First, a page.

The first two nights of The 40th Winnipeg Folk Festival were limited to main-stage performances, so I didn’t really get to experience what makes this fest so different until the day performances on Saturday. More than half of the slots on all seven of the smaller stages (not counting the folk school, the kids’ tent or the music store) are “workshops,” which really means songwriters/bands in the round with the hope for some collaboration.
My first taste of this was a workshop called “What The New Breed Says,” though host Aidan Knight, a songwriter from British Columbia, joked that it should have been called “Where the New Breed Dies” after he and The Milk Carton Kids played somber ballads and Cold Specks described her music as “hideously morbid.” The fourth act on the bill, though, was Lake Street Dive from Massachusetts, who served as a nice counter to the all the beautiful sadness with a soulful blend of jazz and rockabilly. Lead singer Rachael Price has both the voice and charisma to make people take notice of her band, especially with Bridget Kearney behind her tearing up her stand-up bass.
Some of the workshops were more collaborative than others. Dr. Dog, Josh Ritter and Jason Collett took turns on their own songs during “Follow The Leader,” before joining together to cover The Rolling Stones. I only caught part of Tony Furtado, The Harpoonist and the Whaler and Bombino, but the blend of blues, jazz and African rhythms sounded like they’d written whatever jam they were playing together—language barriers be damned. Bombino was a new discovery for me on this trip, and I’m looking forward to seeing the guitar wizards again in a couple of weeks at Newport Folk.
The Winnipeg Folk Fest crew had completely overhauled the festival grounds since last year, and one of the coolest additions are two new stages along a forest trail, the Little Stage in the Woods and Spruce Hollow. After encountering old-time fiddler Frank Fairfield playing on a bench along the way, I found Dan Bern in the middle of a hilarious song “I Miss The Steroid Era” with shout outs to Brady Anderson and Barry Bonds. He also played a song he wrote the previous night called “Talking Canada Blues.” In it he suggests the U.S. adopt our neighbors to the north as our 51st state. “Tim Horton’s and McDonald’s can merge,” he sang. “It’ll be called…McDonald’s.” And “As a gesture of good will, we’ll give you a Major League Baseball team….No, a good one.”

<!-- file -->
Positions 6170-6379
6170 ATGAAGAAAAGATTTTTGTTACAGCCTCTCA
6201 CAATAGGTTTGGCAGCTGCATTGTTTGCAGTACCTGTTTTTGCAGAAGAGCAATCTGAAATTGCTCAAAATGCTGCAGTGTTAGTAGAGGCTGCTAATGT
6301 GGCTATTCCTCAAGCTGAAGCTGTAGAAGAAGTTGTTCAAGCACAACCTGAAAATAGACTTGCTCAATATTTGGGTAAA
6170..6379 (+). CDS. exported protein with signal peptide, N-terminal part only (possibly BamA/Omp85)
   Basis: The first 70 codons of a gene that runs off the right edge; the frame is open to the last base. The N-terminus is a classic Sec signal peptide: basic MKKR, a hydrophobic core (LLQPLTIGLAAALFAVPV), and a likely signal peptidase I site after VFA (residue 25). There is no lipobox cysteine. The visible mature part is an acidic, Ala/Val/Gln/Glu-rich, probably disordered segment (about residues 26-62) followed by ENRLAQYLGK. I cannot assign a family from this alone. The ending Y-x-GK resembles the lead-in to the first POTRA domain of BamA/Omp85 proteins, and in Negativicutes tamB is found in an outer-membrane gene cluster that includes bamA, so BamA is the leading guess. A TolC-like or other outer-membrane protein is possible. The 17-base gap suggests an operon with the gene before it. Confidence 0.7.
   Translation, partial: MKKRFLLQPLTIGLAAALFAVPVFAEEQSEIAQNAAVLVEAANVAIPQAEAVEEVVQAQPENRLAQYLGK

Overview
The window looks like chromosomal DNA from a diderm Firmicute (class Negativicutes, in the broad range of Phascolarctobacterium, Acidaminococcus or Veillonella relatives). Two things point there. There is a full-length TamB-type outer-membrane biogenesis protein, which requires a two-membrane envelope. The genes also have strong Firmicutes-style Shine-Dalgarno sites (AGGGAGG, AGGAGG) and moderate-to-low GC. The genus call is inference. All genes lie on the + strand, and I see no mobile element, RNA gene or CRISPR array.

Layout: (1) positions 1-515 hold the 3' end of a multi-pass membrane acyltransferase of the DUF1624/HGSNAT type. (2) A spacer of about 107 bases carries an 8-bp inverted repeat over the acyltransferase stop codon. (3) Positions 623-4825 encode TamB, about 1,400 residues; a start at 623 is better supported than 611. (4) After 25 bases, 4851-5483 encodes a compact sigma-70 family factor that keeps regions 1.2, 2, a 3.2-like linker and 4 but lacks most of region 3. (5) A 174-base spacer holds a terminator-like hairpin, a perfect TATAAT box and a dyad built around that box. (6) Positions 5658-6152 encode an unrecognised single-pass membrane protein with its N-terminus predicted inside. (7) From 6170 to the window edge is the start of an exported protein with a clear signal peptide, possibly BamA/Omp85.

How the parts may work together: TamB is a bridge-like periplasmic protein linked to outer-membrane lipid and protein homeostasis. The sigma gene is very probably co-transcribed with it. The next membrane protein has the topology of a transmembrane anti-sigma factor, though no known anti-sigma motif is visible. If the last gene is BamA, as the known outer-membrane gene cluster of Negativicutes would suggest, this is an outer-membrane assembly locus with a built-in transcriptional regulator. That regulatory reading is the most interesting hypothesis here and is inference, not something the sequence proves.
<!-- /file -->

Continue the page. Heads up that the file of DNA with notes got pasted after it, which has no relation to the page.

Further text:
Many of the performers at the festival called Canada home, but none has quite the Canadian folk legacy of Nathan Rogers, the first main stage act of the day, who played an entire set of his father Stan Rogers’ songs. It was a touching tribute and a great reminder of what a gifted songwriter Stan was. He was followed onstage by more Canadians: Lindi Ortega (Ontario by way of Nashville), Danny Michel (a Toronto singer/songwriter backed by the Garifuna Collective from Belize), and Patrick Watson of Montreal (but not of of Montreal). Australians Cat Empire closed the night out.
One of the best sets of the night, though, happened at the other end of the festival grounds where Dr. Dog were tossing every normal definition of folk out the window with a straight-up rock and roll revival on the Big Bluestem stage. It made me sad to miss what Rich Aucoin would be doing with his parachute and light show the following night.
The festival continued on through the weekend, but I only got to see a handful of bands (including Over the Rhine, Del Barber and Whitehorse) on Saturday before heading back to the States. Winnipeg is very proud of what they’ve built these last 40 years and rightfully so. It may be a long way from anywhere, but it’s worth the trip.